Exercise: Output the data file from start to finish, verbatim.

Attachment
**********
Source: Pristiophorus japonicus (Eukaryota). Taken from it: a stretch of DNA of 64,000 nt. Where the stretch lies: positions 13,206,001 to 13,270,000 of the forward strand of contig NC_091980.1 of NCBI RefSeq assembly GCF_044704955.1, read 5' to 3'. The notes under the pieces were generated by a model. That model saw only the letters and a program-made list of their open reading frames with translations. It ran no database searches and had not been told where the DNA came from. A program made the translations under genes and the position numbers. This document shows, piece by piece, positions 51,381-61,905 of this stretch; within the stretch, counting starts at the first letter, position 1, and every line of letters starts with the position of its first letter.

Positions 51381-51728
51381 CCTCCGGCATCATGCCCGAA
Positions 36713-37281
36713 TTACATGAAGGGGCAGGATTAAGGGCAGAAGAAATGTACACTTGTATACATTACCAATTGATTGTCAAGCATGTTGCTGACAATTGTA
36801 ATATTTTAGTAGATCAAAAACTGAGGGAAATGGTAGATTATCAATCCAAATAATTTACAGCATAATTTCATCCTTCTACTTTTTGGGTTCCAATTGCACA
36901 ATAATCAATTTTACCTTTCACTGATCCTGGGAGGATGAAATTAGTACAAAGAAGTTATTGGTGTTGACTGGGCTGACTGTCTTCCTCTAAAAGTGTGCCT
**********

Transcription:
Source: Pristiophorus japonicus (Eukaryota). Taken from it: a stretch of DNA of 64,000 nt. Where the stretch lies: positions 13,206,001 to 13,270,000 of the forward strand of contig NC_091980.1 of NCBI RefSeq assembly GCF_044704955.1, read 5' to 3'. The notes under the pieces were generated by a model. That model saw only the letters and a program-made list of their open reading frames with translations. It ran no database searches and had not been told where the DNA came from. A program made the translations under genes and the position numbers. This document shows, piece by piece, positions 51,381-61,905 of this stretch; within the stretch, counting starts at the first letter, position 1, and every line of letters starts with the position of its first letter.

Positions 51381-51728
51381 CCTCCGGCATCATGCCCGAA
Positions 36713-37281
36713 TTACATGAAGGGGCAGGATTAAGGGCAGAAGAAATGTACACTTGTATACATTACCAATTGATTGTCAAGCATGTTGCTGACAATTGTA
36801 ATATTTTAGTAGATCAAAAACTGAGGGAAATGGTAGATTATCAATCCAAATAATTTACAGCATAATTTCATCCTTCTACTTTTTGGGTTCCAATTGCACA
36901 ATAATCAATTTTACCTTTCACTGATCCTGGGAGGATGAAATTAGTACAAAGAAGTTATTGGTGTTGACTGGGCTGACTGTCTTCCTCTAAAAGTGTGCCT